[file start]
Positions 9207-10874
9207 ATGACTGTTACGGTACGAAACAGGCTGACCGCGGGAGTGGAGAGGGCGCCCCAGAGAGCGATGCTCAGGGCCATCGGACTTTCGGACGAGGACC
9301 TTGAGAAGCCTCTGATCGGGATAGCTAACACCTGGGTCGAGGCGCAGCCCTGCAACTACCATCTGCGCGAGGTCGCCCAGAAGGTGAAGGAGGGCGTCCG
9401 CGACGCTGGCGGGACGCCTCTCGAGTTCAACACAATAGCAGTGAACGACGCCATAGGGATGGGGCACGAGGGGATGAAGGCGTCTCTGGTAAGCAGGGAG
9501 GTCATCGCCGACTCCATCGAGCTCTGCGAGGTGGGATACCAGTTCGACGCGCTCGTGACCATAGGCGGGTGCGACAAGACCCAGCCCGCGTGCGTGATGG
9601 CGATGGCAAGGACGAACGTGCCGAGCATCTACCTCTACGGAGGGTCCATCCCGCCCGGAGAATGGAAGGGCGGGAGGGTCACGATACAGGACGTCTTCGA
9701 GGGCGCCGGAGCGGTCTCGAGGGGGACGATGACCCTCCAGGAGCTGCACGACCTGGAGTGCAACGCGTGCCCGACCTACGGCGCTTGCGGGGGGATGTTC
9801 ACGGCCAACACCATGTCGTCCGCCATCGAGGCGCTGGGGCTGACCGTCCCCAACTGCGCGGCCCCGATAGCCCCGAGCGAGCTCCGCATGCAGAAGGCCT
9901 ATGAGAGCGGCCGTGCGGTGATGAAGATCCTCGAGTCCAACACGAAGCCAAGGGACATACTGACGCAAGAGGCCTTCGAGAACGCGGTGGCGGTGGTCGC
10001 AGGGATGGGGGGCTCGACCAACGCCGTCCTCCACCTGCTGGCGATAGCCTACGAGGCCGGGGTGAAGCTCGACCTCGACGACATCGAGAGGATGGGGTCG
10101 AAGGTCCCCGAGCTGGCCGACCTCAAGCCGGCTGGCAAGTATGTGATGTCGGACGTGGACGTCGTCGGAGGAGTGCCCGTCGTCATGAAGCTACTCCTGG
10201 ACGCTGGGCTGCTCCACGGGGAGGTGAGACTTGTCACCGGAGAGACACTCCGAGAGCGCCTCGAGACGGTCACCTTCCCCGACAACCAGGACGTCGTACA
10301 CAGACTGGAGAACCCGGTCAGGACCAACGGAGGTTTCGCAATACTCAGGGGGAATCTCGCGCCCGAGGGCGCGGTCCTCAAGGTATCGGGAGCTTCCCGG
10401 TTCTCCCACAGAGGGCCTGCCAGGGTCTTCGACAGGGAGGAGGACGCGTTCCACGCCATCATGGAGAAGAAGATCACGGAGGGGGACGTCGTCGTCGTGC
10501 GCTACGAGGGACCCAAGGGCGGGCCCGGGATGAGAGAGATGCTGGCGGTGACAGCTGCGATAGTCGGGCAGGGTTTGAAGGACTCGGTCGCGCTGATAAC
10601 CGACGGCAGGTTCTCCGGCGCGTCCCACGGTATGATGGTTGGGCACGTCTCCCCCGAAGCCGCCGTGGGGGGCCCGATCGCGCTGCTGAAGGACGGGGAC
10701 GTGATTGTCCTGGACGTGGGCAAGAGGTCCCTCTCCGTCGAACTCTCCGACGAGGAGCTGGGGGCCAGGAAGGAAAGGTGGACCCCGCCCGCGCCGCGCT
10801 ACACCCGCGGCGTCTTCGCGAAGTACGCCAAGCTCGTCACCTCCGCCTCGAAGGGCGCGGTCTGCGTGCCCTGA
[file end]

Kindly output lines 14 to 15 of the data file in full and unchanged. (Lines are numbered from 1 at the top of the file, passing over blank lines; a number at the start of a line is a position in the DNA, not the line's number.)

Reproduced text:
10401 TTCTCCCACAGAGGGCCTGCCAGGGTCTTCGACAGGGAGGAGGACGCGTTCCACGCCATCATGGAGAAGAAGATCACGGAGGGGGACGTCGTCGTCGTGC
10501 GCTACGAGGGACCCAAGGGCGGGCCCGGGATGAGAGAGATGCTGGCGGTGACAGCTGCGATAGTCGGGCAGGGTTTGAAGGACTCGGTCGCGCTGATAAC